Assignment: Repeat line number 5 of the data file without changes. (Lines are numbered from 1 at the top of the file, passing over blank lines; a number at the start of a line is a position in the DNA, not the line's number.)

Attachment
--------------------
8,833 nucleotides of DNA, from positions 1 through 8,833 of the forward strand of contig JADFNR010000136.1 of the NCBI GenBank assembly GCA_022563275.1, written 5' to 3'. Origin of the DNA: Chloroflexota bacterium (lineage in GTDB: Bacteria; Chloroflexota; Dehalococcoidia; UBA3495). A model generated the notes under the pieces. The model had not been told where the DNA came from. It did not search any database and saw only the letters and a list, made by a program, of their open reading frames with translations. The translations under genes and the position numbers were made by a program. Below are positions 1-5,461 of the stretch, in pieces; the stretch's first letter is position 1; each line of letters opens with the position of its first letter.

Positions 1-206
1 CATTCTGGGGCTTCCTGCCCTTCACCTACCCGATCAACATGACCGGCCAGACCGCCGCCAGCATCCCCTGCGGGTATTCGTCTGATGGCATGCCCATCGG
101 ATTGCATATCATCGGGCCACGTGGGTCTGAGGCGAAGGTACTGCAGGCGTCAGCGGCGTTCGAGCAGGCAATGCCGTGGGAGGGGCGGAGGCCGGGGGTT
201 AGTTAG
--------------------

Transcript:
201 AGTTAG